Frank Clayton: Get happy: 20 scientifically proven happiness activities

Susan Scutti: It's Genetic! Obesity and the 'Carb Breakdown' Gene

Lecia Bushak: Why Hand Sanitizer May Actually Harm Your Health

Stacy Rapacon: Great Funds You Can Own for $500 or Less

Cameron Huddleston: 7 Ways to Save on Home Decor

The Kosher Gourmet by Steve Petusevsky Exploring ingredients as edible-stuffed containers (TWO RECIPES + TIPS & TECHINQUES)

Jewish World Review April 30, 2014 / 30 Nissan, 5774

Washington Is Hollywood for the Ugly

By Roger Simon

JewishWorldReview.com | Washington is Hollywood for ugly people.

That line — or a variation thereof — was first used by Paul Begala in the 1980s. Begala says he may have heard it in a bar — which is where most truths about Washington and Hollywood originate.

This Saturday is the nerd prom, officially called the White House Correspondents' Association dinner, a gigantic bash where the powerful of Washington, the beautiful of Hollywood and the geeks of the national press corps gather together in one giant banquet room to do ... what?

Critics say the whole affair stinks of elitism, classism and narcissism. (In my experience, it stinks mostly of bourbon.)

The New York Times, which has not attended the dinner since 2007, said through one editor: "It makes it appear that everything in one Washington is a big game, theater. But that a couple times a year the press and pols take their costumes off, sing together, mingle with celebrities and act like we are all in it together. I just don't like the appearance."

A blogger called BooMan wrote a few years ago: "The primary importance of the WHCA Dinner is to document yearly just how out of touch our elite politicians and journalists are with the rest of the country and to confirm the rest of us in our hatred and resentment of this class of people who have led us like thieves and incompetents for decades without let up."

To which I say firmly and with resolve: "Can I get another drink here?"

To me, it's a party. It's fun. Though, some journalists squeezed into too-tight tuxedos or ball gowns defensively say they use the party to get information from powerful sources.

I have attended the dinner for almost 30 years, and the most powerful person I ever talked to was Vanna White.

White has been flipping letters since 1982 on "Wheel of Fortune," which is the longest-running syndicated game show in television history and is seen in 60 countries across the globe.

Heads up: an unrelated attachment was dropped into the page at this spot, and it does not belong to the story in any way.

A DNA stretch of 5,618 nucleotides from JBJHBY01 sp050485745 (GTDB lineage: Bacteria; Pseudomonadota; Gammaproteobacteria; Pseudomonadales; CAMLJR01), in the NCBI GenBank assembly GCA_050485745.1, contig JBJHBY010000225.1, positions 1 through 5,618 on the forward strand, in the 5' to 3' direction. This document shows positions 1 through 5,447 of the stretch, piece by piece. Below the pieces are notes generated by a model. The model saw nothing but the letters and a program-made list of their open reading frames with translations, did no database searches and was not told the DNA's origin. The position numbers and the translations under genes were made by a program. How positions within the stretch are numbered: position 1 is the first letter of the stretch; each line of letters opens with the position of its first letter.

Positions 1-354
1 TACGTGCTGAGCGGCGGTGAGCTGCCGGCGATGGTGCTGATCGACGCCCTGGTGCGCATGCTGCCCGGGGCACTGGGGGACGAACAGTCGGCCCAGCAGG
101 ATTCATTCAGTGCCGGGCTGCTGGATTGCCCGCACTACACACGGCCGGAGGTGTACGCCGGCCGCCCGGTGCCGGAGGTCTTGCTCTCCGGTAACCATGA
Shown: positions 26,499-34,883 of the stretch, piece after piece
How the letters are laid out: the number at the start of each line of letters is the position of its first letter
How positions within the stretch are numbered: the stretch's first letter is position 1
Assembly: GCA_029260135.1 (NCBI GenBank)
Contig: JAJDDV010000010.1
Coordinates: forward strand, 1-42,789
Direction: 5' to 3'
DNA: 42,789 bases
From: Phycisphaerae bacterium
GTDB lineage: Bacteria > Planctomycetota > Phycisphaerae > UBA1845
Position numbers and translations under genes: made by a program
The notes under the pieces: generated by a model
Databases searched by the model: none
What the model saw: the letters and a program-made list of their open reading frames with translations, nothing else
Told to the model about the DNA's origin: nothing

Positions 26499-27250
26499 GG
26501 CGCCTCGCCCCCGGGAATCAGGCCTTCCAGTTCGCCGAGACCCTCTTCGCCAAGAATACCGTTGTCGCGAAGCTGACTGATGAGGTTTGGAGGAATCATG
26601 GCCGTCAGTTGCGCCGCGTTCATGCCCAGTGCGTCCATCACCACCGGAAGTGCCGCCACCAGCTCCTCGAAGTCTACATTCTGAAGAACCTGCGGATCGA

Name me a politician who can say that.

I went up to White, and she extended her hand.

"Hi, my name is Vanna White," she said.

Hi, I am James Carville's celebrity double, I said.

"You look nothing like James Carville," she said.

Thank you, I said.

I didn't know what to say next.

Would you like to dance? I asked.

"I believe the Marine Band is playing 'The Stars and Stripes Forever,'" she pointed out.

We could sort of krump along to that, I said.

She wished me a very good evening and left. Probably in search of a vowel.

But tell me how that leads to "hatred and resentment" of a "class of people who have led us like thieves and incompetents for decades without let up"?

True, I once sat at a table with the late Robert Bork. He was alive at the time (I think) and was the former U.S. appellate judge who was rejected by the Senate for the Supreme Court.

Bork became famous during the "Saturday Night Massacre," in which President Richard Nixon ordered U.S. Attorney General Elliot Richardson to fire Watergate special prosecutor Archibald Cox.

Richardson resigned rather than do so. His top deputy, William Ruckelshaus, also resigned rather than do so. Bork was next in line, and he had no problem firing Cox.

In his posthumously published memoirs, Bork said Nixon had promised him the next seat on the Supreme Court. But Nixon resigned from office before he got a chance to give it to him.

I had no idea what to say to Bork, who was seated across the table from me.

Even though the number of journalists who cover the White House full time probably numbers fewer than 150, the dinner squeezes about 2,600 people into the main ballroom of the Washington Hilton. And except for when the president of the United States stands up and tells the jokes that have been written for him, it can be quite noisy.

Hey, that Nixon was some liar, wasn't he? I yelled at Bork.

Bork replied either "I could squash you like a bug" or "I can't hear you." I do not know which.

Over the years, I have met Washington's and Hollywood's power elite at the nerd prom. They are the best-known entertainers, the most powerful politicians and the most influential journalists of the day.

And I always tell them the same thing: Power fades, and fame is fleeting. Sic transit gloria mundi.

That last one is Latin for "drink up."